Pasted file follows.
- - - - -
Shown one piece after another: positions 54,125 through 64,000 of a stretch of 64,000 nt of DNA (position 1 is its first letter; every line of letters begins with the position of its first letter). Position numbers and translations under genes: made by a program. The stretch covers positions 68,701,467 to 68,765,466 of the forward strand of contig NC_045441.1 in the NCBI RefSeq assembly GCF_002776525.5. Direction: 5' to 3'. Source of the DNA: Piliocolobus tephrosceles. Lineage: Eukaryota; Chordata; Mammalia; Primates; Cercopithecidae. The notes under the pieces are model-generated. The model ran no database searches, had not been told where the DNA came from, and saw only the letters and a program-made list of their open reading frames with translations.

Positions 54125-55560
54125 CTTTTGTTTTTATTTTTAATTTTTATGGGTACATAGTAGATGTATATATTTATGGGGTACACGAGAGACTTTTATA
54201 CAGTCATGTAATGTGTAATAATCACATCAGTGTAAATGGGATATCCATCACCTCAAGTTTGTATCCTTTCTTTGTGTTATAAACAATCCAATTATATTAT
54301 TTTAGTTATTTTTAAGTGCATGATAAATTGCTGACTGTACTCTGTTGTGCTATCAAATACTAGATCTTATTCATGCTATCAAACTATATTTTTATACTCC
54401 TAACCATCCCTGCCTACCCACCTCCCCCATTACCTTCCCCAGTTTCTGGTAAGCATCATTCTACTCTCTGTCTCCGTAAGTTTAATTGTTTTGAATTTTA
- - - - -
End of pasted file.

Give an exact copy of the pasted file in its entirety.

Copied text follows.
Shown one piece after another: positions 54,125 through 64,000 of a stretch of 64,000 nt of DNA (position 1 is its first letter; every line of letters begins with the position of its first letter). Position numbers and translations under genes: made by a program. The stretch covers positions 68,701,467 to 68,765,466 of the forward strand of contig NC_045441.1 in the NCBI RefSeq assembly GCF_002776525.5. Direction: 5' to 3'. Source of the DNA: Piliocolobus tephrosceles. Lineage: Eukaryota; Chordata; Mammalia; Primates; Cercopithecidae. The notes under the pieces are model-generated. The model ran no database searches, had not been told where the DNA came from, and saw only the letters and a program-made list of their open reading frames with translations.

Positions 54125-55560
54125 CTTTTGTTTTTATTTTTAATTTTTATGGGTACATAGTAGATGTATATATTTATGGGGTACACGAGAGACTTTTATA
54201 CAGTCATGTAATGTGTAATAATCACATCAGTGTAAATGGGATATCCATCACCTCAAGTTTGTATCCTTTCTTTGTGTTATAAACAATCCAATTATATTAT
54301 TTTAGTTATTTTTAAGTGCATGATAAATTGCTGACTGTACTCTGTTGTGCTATCAAATACTAGATCTTATTCATGCTATCAAACTATATTTTTATACTCC
54401 TAACCATCCCTGCCTACCCACCTCCCCCATTACCTTCCCCAGTTTCTGGTAAGCATCATTCTACTCTCTGTCTCCGTAAGTTTAATTGTTTTGAATTTTA